IT was a “go to” place for many as lockdown lifted, with crowds drawn to the Cairngorms for the fresh mountain air, unspoiled scenery and open space.

Now a group of outdoor organisations says the popularity of the area around Cairngorm ski centre in the wake of lockdown shows there is no need for expensive repairs to be made to its broken funicular railway.

The group, comprising The Cairngorms Campaign, North East Mountain Trust, Ramblers Scotland and Scottish Wild Land Group, has also called for ski-centre owner Highlands and Islands Enterprise (HIE) to explore fresh options for the area before spending up to £15 million on carrying out repairs.

It has urged HIE to make its proposals for the ski centre and railway clear before the Scottish Government makes any decision on funding them.

And it has called for a full examination of how the area may be developed, and suggested it should focus on becoming a sustainable skiing operation alongside summer activities compatible with an environmentally sensitive high mountain environment.

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Dave Windle of North East Mountain Trust, representing the group, said: “Skiers have been deserting the mountain since well before the closure of the funicular. It’s now clear that the funicular is not even needed to attract summer visitors given the number of tourists flocking to the area this summer when it wasn’t working.

“HIE’s plans must get things right this time or more public money will be wasted, and downhill skiers will continue to go elsewhere.”

The group is “very concerned about the lack of transparency and public accountability” regarding decisions about the future of Cairngorm Mountain ski centre.

It added that it believes it is crucial that any future plans should evaluate two scenarios – one with and one without the funicular railway – to ensure full value for public funds which are being invested in the area.

The £26m funicular railway closed in 2018 after developing structural faults. Within months, HIE, which owns the mountain, stepped in to take over the running of the snowsports centre and funicular after the collapse of CairnGorm Mountain Ltd, which had been given a 25-year lease to run the operation.

However, the costs of repairing the railway, along with mounting concerns over the lack of development of the ski area, has prompted groups to question whether it should be simply scrapped. Falling skier numbers also suggest the Cairngorm ski area, once the jewel in the crown of the sport in Scotland, was drifting behind rivals.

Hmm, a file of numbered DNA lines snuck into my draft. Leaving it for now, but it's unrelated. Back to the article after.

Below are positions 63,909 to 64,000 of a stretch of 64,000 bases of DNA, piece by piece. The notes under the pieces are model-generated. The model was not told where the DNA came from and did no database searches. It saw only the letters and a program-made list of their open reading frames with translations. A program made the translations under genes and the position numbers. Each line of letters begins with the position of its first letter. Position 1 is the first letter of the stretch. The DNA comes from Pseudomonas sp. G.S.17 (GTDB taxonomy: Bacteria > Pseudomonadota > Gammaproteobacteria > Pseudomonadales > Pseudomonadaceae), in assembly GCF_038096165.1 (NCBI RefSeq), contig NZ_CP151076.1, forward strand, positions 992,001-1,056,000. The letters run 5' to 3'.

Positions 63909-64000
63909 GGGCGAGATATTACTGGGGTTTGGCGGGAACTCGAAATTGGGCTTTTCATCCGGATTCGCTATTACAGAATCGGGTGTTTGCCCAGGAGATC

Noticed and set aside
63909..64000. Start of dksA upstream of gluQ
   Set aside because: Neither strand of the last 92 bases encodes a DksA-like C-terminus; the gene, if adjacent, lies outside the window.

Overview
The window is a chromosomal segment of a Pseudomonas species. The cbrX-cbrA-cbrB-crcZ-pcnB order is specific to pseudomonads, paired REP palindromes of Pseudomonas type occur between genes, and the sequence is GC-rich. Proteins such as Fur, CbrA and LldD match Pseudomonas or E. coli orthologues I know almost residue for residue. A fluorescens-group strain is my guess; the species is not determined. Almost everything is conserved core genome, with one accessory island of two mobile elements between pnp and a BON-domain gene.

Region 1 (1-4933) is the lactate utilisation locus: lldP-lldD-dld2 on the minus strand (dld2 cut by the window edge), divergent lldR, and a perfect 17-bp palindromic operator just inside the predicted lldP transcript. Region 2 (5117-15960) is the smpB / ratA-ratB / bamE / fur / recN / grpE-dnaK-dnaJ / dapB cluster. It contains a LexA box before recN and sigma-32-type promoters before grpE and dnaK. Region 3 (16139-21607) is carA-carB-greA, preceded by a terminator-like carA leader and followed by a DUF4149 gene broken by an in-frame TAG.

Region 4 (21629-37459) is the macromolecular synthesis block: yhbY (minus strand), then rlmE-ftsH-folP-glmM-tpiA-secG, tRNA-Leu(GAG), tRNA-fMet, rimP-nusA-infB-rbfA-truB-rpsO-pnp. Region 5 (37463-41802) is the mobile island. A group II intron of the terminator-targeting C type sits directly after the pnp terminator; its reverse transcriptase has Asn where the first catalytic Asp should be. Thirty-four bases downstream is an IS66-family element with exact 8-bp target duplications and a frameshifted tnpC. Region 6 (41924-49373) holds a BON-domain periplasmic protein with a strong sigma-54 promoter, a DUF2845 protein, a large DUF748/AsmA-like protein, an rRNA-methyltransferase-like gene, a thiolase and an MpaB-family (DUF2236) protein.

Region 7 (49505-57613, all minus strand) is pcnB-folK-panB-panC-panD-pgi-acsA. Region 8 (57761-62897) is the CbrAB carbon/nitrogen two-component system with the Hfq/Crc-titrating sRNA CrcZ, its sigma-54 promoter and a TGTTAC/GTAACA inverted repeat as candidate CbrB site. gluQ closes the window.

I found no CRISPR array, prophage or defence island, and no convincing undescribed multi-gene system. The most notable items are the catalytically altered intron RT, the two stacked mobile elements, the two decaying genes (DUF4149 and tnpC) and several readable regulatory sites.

Between 2004 and 2013, average annual skier days were 78,000 or 41 per cent of the total Scottish market. However, from 2014-18, numbers fell to 60,000, or 32% market share.

Rural Economy Minister Fergus Ewing recently confirmed that a decision on the repair of the funicular is due soon, and the business case will be published shortly.

However, the group says it is particularly concerned that a decision to repair the funicular will be made by the Government without any opportunity for parliamentary or public scrutiny of the financial details.

Windle continued: “It will be totally unacceptable if the Government takes a decision before allowing MSPs and the public to consider the rational for, and the costs of, the case presented by HIE.

“ Of particular concern is the fact that future costs will not be limited to the £10-£15m estimate for the repair of the funicular but will need to include new ski uplift as well, probably a hig- speed chair lift, whether or not the funicular is repaired.

“In addition, there is a large backlog of maintenance of the infrastructure, including the Day Lodge and the Ptarmigan buildings.

“On top of that, all previous operators have lost money. Things need to be different this time, which is why HIE and the Government need to be open and transparent. Local skiing enthusiasts have better ideas on how to get skiers back to Cairngorm.“

He added: “The business case for supporting the repair of funicular must be made public now before a decision is taken.

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“Only in this way can people and businesses on Speyside, skiers and those who are concerned about the mountain be assured that repair of the funicular is the best option and that public money wouldn’t be better spent on a different model or on supporting struggling businesses elsewhere on Speyside.”

HIE said it had shared the business case with the Scottish Government, and is close to finalising it. “Once this is done, we will publish as much detail we can, including costs,” said a spokesman.

“This is a complex and thorough technical exercise that includes examining in detail the full range of options for the funicular: removal, replacement, or reinstatement.”

HIE added that previous consultation reports had “concluded unequivocally that the funicular is a unique asset at Cairngorm, with particular appeal to non-skiing visitors.”